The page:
Turkey, NATO alliance should not be undermined: Chief of Staff Akar
NOVA SCOTIA, Canada
Speaking at the Halifax International Security Forum in Nova Scotia in Canada on Nov. 18, Gen. Akar said NATO is “the most successful and most effective military organization that has existed throughout history.”
“Recently, in one of the NATO exercises we had an unpleasant and unacceptable event, reportedly committed by an individual who may be backed by [Fethullahist Terrorist Organization] FETÖ members,” Akar was quoted as saying by the Anadolu Agency.
“NATO administrators responded timely and appropriately. We should not allow anyone to undermine our alliance and our solidarity.”
Turkey withdrew its troops from a NATO military drill in Norway after President Recep Tayyip Erdoğan said on Nov. 17 that his name and the picture of Turkish Republic's founder Mustafa Kemal Atatürk were used in an "enemy chart.”
Following the incident, NATO Secretary-General Jens Stoltenberg apologized to Turkey in a written statement as well as to Akar during a face-to-face meeting in Canada.
Akar said Turkey is one of the countries with the highest number of troops in NATO and the country has supported 14 missions of the alliance in 11 different countries.
The general also criticized Turkey's allies who were providing weapons the Syrian Kurdish Democratic Union Party (PYD), and its armed wing, People’s Protection Units (YPG).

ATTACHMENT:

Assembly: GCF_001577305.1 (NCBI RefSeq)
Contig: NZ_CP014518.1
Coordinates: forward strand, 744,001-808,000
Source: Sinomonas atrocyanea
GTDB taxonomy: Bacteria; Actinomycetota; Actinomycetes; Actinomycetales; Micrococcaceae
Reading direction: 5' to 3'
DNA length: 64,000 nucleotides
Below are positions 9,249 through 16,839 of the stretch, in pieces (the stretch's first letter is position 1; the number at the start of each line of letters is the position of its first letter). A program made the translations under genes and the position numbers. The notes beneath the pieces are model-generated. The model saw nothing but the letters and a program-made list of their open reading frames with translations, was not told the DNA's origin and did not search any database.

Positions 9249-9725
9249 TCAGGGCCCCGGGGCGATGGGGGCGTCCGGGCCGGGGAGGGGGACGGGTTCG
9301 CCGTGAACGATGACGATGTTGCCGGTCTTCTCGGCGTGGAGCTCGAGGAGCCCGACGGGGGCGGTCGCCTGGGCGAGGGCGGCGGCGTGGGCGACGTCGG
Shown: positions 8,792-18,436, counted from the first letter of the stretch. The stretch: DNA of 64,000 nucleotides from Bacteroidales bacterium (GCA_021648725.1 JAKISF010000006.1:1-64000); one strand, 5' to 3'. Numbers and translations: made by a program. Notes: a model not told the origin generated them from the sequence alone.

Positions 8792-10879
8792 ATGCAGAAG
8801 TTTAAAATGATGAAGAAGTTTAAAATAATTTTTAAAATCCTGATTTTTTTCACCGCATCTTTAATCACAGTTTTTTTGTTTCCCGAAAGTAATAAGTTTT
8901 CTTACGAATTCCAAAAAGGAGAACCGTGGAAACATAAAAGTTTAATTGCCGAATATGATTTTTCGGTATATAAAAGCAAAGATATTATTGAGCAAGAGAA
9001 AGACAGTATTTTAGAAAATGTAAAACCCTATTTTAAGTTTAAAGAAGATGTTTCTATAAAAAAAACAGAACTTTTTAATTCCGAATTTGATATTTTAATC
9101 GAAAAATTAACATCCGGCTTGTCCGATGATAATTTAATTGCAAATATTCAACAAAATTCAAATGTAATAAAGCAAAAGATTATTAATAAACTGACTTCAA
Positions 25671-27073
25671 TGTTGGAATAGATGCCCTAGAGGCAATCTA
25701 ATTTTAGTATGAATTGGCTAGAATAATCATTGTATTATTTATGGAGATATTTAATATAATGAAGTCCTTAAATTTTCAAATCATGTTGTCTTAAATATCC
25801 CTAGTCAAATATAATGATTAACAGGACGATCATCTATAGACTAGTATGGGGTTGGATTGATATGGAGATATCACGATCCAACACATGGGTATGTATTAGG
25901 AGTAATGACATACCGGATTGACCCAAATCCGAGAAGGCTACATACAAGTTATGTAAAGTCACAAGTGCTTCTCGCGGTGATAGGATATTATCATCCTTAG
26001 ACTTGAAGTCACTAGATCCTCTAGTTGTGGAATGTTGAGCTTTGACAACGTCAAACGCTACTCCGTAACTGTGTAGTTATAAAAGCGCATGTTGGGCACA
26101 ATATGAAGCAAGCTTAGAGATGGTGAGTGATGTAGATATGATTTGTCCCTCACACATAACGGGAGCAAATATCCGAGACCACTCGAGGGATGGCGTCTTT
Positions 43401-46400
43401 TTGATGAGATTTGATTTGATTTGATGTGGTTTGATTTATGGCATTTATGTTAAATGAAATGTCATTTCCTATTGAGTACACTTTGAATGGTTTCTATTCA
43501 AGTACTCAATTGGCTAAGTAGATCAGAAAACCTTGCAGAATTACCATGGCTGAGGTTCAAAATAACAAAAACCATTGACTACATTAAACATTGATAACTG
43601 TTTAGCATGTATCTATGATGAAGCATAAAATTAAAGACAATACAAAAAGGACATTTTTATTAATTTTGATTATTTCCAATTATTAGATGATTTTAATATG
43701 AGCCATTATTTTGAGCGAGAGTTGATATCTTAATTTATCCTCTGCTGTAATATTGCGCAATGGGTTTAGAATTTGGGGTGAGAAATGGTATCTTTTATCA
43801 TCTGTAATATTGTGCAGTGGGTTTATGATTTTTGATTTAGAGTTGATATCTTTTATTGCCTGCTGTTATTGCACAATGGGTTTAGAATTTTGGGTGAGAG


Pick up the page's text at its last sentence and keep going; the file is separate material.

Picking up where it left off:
Turkey considers both groups as offshoots of the outlawed Kurdistan Worker’s Party (PKK), hence terrorist groups.
“PKK, PYD and YPG are equals of each other. The PKK is listed as a terrorist organization by numerous countries. They may have different names but they all have the same goal,” said Akar.
“It was unfortunate to witness the utilization of terrorist organizations as proxies during this conflict. This has further complicated the situation.
“Some of our allies have been cooperating with the PKK-affiliated YPG in a similar fashion. They have been supporting PKK and YPG in almost all demands despite news of such acts amounting to war crimes.”
He said it was disappointing to see that some allies provided weapons and ammunition to the YPG.
“I would like to underline that PKK/YPG uses these weapons against Turkish citizens and soldiers.
"Additionally, we are having a hard time to understand the ethics in fight against terrorist organization with another one. It seems a simple name change has been enough for some states," he added.
Referring to reports about the U.S. backing the deal allowing Islamic State of Iraq and the Levant (ISIL) militants to leave their Syrian stronghold of Raqqa that paved the way for YPG to then takeover the town, Akar said: "Some of our allies disregarded the dirty deal that YPG brokered with Daesh in Raqqa,” using an Arabic acronym for ISIL.
"Evacuation of Daesh terrorists from Raqqa even with their weapons, it's unbelievable."
The general also said that ISIL had nothing to do with Islam.
“Please do not forget that Daesh is also attacking Islamic countries and killing innocent Muslims without hesitation,” he said.
“Do not confuse Muslims with terrorists. The key must be zero tolerance for terrorists.
“For instance, we have witnessed tragic attacks in Myanmar against Rohingya Muslims recently. The attackers were Buddhists; however, no one referred to them as Buddhist terrorists."
At the end of his speech, Akar quoted Erdoğan's famous words about the world being bigger than a few countries.
“As our President Erdoğan has said while referring to the U.N. Security Council, we should remember that the world is bigger than five. The UN's priority must be global safety and security,” he said.